Florida Legislature’s Response to Concerns of False Service Animals May Affect Your Condominium or Homeowners Association

July 21st, 2015

Posted in Business & Corporate Law

Distinguishing between a pet and a service animal has been a common concern for many community associations. In addition to applicable federal law, Section 413.08 of the Florida Statutes provides that an individual with a disability has the right to be accompanied by a service animal in all areas of public accommodation. A “public accommodation” is defined as places to which the general public is invited, such as a hotel or lodging place, and common modes of transportation, such as an airplane or bus. Community associations (particularly a condominium association) may be deemed to be a public accommodation depending on its rental restrictions and other factors.

On July 1, 2015, new legislation became effective which includes limitations on how a public accommodation may lawfully inquire about a person’s disability and need for a service animal. Specifically, a public accommodation may only ask if the animal is a service animal required because of a disability and what work or tasks the animal has been trained to perform. Also, it is important to understand that a public accommodation or agent thereof who denies enjoyment of or otherwise interferes with the rights of an individual with a disability commits a misdemeanor of the second degree. On the other hand, the new legislation made the knowing and willful misrepresentation of oneself as being qualified to use a service animal punishable as a second degree misdemeanor.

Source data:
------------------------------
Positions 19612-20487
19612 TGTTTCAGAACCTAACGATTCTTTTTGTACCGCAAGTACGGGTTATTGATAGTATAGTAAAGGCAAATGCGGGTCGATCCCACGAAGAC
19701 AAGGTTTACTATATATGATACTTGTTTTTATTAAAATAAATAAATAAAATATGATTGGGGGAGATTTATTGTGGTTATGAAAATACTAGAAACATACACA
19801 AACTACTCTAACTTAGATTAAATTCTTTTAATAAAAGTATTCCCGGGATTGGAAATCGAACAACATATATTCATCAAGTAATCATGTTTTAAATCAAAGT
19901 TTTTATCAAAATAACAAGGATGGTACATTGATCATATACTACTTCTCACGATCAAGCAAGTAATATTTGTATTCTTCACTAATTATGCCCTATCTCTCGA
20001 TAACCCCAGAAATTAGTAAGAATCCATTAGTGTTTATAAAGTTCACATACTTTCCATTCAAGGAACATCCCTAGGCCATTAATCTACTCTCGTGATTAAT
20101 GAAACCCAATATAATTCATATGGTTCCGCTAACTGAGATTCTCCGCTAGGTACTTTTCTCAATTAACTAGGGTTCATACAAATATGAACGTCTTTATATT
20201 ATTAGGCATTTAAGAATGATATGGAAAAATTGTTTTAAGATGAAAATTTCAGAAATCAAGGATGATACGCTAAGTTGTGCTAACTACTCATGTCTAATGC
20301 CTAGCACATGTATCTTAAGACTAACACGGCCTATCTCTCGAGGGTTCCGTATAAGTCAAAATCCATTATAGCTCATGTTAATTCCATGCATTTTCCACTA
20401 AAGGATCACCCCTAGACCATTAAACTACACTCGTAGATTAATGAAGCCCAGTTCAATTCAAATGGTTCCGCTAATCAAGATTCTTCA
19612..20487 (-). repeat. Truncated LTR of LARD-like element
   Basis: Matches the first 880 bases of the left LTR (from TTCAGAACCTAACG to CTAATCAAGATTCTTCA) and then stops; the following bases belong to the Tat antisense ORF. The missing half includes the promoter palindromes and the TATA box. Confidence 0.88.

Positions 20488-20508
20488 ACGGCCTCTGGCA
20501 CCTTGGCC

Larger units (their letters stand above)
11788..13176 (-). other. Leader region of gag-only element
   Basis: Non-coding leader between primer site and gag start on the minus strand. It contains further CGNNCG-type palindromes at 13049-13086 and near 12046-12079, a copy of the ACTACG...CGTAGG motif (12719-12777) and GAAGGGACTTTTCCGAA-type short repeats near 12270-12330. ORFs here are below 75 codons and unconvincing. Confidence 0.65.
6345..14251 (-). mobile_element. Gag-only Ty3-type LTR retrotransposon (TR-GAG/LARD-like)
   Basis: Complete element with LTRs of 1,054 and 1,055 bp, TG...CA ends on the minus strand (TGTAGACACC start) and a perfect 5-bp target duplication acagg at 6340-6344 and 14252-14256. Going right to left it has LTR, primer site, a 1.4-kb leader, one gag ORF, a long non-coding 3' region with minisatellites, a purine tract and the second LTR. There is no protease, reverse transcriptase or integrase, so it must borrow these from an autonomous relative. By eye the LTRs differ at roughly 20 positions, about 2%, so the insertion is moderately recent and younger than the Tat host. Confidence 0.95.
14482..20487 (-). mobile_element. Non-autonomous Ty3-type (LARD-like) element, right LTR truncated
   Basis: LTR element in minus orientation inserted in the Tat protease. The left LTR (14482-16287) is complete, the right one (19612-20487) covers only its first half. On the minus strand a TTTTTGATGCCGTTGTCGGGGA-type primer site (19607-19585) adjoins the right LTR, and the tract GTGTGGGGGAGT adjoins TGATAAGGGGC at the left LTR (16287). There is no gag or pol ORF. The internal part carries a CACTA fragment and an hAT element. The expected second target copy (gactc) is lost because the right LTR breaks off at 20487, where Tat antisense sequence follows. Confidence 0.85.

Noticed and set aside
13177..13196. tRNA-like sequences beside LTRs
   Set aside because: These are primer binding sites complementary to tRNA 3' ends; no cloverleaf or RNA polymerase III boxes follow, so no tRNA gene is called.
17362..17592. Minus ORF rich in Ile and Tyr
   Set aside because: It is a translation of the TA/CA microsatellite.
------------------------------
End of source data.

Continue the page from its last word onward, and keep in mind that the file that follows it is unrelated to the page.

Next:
As stated above, in some situations a condominium or homeowners association may qualify as a public accommodation. Classification as a public accommodation may depend on factors such as whether unit rentals are permitted for terms of fewer than thirty (30) days and whether the property has been opened to the public, such as allowing non-members to use the pool or clubhouse. Other facts and circumstances may affect the determination of whether any particular association qualifies as a place of public accommodation, so those who are concerned should contact a Florida attorney for advice. Hopefully, however, the new legislation will deter false claims of disability and the need for a service animal while protecting those who have a legitimate need for the assistance of a service animal.

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